The Avian Flu is a strain of influenza virus that infects wild birds. It can infect people as well. Cats that eat infected birds are susceptible to the virus. Keep domestic cats inside the house to avoid exposure to potentially infected birds.
Some tips for minimizing the risk of avian flu in your cat include:
Keep semi-domestic or stray cats outside the house and avoid contact with them.
If a cat brings a sick or dead bird into the house, put on ordinary gloves and dispose of the bird as recommended by your Department of Agriculture.
If your cat is sick and has potentially been in contact with birds, contact the local veterinary authorities.
Notify of dead cats to the local veterinary department.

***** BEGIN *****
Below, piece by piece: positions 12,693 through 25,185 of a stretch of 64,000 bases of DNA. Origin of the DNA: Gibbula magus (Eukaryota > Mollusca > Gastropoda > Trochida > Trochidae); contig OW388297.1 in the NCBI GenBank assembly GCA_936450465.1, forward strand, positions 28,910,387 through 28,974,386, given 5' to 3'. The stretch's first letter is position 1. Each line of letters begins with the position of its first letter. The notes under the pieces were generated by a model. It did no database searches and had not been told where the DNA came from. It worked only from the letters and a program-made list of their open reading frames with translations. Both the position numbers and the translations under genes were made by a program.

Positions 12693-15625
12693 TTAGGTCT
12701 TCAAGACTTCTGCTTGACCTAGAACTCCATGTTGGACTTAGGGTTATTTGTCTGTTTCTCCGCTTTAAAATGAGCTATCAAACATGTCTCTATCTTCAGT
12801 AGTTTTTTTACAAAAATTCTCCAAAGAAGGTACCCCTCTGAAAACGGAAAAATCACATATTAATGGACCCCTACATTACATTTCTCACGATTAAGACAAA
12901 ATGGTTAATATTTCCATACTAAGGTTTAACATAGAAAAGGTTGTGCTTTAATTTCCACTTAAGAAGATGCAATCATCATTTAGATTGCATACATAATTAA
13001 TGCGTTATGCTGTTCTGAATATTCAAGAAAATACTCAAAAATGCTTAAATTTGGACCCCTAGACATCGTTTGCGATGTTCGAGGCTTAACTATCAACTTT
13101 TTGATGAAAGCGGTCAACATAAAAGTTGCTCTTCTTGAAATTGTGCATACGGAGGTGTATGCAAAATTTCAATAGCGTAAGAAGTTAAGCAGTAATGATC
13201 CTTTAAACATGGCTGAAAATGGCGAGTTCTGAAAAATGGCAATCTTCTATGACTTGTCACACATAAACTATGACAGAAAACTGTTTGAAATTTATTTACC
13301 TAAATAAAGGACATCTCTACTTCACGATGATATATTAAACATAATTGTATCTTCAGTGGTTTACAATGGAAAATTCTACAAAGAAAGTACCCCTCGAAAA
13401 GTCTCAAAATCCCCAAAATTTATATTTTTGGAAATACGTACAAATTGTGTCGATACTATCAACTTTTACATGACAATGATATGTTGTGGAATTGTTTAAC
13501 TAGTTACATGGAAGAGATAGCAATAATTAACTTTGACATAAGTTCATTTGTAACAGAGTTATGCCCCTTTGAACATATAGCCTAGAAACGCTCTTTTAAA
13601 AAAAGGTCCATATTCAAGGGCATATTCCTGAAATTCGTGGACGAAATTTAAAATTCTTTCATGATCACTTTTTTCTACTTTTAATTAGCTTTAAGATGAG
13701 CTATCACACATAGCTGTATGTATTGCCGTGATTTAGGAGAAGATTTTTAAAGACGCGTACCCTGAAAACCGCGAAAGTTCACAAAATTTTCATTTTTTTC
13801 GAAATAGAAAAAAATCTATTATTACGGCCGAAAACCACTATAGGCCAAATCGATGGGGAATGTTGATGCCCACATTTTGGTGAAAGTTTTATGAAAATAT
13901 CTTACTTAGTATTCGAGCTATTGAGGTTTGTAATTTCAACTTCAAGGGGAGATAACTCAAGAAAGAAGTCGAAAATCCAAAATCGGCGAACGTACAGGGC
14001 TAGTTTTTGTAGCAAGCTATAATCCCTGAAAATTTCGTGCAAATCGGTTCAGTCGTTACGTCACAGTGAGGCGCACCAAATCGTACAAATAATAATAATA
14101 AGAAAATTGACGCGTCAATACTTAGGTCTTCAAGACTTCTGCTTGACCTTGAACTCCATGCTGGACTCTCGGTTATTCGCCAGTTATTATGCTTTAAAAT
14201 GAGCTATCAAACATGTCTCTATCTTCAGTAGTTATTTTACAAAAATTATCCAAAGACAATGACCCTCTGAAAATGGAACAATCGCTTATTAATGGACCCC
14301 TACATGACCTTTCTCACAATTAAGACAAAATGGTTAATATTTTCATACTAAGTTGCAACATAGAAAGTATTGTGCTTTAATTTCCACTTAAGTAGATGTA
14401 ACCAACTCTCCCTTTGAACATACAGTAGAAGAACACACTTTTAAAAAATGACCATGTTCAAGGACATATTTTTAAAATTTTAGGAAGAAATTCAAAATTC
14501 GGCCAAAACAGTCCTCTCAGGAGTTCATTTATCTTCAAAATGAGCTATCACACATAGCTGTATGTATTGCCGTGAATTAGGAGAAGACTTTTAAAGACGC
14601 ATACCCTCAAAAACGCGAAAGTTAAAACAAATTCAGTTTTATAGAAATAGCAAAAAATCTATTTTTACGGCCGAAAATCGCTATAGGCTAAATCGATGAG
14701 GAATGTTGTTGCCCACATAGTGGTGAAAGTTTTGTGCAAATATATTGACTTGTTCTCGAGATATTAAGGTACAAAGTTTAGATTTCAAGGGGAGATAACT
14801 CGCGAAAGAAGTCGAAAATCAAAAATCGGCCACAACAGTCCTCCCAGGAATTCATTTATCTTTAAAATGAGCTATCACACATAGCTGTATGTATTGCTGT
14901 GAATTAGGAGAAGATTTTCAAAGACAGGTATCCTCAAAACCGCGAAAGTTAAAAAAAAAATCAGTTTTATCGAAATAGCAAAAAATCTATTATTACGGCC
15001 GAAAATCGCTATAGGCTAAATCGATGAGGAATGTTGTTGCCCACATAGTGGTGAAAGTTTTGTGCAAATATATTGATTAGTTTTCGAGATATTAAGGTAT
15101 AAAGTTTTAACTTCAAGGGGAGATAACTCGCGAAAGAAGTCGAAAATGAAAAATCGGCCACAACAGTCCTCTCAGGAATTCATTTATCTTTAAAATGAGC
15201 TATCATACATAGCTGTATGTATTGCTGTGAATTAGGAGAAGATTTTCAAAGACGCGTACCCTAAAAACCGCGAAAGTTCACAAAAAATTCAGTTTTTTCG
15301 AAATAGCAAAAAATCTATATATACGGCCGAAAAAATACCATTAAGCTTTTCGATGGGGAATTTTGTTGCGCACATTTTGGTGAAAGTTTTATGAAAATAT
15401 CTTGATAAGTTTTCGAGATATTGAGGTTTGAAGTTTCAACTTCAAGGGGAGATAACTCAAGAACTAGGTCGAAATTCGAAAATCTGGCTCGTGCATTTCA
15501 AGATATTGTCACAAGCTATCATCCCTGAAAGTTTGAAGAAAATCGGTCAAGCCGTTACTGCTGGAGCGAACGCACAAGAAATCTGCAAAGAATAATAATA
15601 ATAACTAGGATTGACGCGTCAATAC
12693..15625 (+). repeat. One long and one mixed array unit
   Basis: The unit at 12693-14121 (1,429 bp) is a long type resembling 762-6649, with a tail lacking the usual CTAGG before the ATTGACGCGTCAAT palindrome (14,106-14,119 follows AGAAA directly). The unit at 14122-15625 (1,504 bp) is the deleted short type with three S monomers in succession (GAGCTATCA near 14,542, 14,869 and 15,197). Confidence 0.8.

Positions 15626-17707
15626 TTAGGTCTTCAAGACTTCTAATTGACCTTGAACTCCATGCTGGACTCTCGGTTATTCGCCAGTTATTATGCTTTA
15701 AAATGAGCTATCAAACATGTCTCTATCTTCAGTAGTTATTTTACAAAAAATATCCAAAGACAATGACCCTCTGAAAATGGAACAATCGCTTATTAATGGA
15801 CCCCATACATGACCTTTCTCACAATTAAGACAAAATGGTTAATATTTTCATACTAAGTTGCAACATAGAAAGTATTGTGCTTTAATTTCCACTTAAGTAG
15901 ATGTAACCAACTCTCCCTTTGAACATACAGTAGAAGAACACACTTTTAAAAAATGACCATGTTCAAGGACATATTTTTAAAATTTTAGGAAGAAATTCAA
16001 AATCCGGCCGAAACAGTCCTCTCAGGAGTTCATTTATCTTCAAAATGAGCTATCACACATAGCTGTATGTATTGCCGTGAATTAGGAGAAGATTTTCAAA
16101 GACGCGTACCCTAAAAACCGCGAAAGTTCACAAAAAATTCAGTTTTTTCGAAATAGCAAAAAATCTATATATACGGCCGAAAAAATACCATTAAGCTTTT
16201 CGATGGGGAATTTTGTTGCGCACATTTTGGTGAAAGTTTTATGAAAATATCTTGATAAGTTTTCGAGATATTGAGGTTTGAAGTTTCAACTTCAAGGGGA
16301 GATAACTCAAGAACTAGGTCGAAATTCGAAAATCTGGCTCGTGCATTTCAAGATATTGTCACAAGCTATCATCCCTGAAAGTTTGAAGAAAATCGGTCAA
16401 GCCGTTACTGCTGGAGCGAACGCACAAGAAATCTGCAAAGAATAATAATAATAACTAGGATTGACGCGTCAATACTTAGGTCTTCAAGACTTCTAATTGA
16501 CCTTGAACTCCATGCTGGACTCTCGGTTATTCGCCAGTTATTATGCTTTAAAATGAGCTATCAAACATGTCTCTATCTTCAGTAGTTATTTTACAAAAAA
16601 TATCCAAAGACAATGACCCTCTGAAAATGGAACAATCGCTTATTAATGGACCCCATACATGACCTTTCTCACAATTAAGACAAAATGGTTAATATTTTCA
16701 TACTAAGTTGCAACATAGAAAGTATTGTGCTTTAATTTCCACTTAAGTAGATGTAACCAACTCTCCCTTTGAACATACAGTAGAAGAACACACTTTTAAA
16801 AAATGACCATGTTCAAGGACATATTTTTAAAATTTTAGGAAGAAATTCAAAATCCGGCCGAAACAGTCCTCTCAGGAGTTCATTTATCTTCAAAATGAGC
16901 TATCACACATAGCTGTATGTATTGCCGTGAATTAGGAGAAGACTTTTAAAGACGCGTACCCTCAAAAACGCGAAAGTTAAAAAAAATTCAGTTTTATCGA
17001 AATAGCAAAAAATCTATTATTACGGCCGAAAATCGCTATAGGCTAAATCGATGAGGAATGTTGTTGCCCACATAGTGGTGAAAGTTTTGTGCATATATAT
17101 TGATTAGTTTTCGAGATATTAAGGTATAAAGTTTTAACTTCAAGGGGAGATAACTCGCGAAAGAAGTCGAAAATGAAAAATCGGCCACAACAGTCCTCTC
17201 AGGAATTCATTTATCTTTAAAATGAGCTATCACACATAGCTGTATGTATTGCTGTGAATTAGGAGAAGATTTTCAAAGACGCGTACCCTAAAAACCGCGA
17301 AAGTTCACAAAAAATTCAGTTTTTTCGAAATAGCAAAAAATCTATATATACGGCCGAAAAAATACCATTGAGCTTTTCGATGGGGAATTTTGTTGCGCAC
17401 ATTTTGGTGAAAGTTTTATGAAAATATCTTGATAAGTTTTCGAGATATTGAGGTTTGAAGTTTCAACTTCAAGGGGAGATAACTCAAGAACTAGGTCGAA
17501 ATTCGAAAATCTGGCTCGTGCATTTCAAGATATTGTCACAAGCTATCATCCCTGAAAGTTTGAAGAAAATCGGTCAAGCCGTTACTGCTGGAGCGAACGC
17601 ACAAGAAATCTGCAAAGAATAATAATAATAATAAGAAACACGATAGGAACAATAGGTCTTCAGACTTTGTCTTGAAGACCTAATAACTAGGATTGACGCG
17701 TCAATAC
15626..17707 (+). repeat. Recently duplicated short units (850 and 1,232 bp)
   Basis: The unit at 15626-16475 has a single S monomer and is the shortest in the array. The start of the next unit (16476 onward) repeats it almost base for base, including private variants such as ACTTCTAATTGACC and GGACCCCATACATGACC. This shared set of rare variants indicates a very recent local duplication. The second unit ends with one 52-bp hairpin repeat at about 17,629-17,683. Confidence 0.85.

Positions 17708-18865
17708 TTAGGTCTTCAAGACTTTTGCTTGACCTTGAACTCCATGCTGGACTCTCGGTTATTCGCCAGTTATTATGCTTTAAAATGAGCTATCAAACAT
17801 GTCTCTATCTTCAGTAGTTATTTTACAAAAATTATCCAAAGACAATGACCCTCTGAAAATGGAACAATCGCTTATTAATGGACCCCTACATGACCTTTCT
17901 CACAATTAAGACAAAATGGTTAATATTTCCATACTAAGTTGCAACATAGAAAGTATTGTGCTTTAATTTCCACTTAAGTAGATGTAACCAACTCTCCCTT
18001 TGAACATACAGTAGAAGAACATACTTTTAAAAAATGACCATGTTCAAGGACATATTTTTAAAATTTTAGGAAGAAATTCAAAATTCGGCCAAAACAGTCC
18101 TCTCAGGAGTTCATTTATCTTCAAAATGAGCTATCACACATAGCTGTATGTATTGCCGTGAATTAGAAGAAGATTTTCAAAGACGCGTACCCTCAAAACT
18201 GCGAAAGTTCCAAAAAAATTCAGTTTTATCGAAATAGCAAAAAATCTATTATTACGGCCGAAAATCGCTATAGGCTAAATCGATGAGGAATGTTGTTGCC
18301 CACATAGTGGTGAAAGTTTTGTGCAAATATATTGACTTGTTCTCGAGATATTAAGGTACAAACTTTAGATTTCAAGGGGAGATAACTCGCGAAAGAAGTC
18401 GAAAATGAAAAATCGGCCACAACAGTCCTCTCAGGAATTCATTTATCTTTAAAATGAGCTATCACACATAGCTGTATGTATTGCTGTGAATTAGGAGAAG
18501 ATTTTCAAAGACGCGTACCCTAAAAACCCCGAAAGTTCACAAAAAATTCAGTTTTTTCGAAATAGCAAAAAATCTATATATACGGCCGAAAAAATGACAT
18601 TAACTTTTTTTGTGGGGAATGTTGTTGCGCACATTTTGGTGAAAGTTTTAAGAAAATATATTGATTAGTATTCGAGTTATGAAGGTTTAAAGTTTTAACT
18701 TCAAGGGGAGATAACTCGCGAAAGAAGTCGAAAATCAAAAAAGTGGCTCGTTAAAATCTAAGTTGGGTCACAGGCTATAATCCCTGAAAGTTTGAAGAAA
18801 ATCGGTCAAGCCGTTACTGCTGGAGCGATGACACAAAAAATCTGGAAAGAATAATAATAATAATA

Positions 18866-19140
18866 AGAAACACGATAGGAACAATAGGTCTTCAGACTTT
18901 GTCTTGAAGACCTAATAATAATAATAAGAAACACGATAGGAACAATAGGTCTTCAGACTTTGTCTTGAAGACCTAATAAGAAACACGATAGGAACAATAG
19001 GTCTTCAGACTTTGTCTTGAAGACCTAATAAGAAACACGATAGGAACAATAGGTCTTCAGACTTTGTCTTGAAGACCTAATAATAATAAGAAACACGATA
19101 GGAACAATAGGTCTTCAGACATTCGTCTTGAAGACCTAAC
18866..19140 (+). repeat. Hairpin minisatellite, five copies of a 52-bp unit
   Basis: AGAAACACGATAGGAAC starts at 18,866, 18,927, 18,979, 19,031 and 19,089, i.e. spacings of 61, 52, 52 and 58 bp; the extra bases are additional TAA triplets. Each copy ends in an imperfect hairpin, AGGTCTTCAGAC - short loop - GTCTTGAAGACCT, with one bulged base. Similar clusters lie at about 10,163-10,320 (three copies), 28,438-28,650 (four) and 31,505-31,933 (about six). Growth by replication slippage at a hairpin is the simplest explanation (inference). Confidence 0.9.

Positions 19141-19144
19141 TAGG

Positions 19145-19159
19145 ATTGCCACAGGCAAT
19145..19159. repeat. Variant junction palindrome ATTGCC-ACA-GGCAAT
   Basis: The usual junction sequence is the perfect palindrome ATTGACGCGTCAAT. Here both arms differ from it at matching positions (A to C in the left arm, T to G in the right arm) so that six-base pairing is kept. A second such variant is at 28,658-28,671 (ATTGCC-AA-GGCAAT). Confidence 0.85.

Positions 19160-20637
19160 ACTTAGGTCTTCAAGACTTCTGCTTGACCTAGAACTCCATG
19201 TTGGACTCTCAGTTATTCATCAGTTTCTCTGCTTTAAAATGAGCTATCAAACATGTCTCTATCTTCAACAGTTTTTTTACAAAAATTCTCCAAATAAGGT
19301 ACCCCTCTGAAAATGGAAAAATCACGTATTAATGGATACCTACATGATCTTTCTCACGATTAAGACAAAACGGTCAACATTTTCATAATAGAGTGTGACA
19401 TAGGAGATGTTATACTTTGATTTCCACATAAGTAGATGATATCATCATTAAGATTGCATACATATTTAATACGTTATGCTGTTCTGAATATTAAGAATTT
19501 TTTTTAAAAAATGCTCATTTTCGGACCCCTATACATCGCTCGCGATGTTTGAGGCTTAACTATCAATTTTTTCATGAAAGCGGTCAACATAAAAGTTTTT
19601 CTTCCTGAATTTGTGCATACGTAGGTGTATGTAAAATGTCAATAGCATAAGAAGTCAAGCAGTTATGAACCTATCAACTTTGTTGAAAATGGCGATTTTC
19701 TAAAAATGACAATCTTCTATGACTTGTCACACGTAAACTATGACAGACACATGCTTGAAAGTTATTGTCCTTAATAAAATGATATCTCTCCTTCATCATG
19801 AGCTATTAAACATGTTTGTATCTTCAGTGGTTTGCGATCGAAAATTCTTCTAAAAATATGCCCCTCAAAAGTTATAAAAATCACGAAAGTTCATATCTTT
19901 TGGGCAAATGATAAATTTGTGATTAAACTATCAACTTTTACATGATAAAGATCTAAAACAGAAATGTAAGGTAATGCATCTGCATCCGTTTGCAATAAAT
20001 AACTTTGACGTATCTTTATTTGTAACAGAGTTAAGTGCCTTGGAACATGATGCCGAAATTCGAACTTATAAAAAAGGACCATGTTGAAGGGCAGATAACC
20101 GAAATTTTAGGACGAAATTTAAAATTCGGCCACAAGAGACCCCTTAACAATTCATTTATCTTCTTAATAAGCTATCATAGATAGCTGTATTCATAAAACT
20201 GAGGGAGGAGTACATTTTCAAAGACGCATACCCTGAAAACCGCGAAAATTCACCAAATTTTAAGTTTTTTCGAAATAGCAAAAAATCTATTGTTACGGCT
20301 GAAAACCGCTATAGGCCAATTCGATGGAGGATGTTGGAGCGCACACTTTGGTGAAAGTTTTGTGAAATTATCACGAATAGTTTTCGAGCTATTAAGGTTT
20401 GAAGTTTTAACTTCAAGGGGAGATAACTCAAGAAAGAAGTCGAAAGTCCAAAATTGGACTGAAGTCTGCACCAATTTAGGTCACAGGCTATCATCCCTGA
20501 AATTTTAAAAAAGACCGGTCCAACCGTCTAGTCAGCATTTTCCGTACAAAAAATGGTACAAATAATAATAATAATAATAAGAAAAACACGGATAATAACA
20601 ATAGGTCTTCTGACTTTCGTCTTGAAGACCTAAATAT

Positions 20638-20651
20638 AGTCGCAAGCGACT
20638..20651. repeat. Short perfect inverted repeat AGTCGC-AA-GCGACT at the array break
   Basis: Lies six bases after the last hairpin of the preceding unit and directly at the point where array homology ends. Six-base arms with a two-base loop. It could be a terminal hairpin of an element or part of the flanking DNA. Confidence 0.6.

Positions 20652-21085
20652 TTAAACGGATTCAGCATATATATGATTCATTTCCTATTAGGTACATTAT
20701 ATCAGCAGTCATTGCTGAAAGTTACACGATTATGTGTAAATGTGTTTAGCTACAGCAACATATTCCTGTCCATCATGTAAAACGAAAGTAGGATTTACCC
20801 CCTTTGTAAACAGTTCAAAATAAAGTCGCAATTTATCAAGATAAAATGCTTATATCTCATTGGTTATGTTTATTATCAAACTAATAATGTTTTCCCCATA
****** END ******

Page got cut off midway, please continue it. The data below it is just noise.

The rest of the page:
There are also hygiene rules that apply in general, regardless of any risk of infection:
Wear gloves when cleaning cat litter and wash hands afterwards.
Do not touch dead animals. If you must for some reason, such as moving them from the yard, try to use a shovel or other object and wash your hands afterwards.
Always wash hands before handling food.
Also note that washing hands with soap and water and washing clothes at recommended temperature with an ordinary detergent is enough to destroy influenza virus.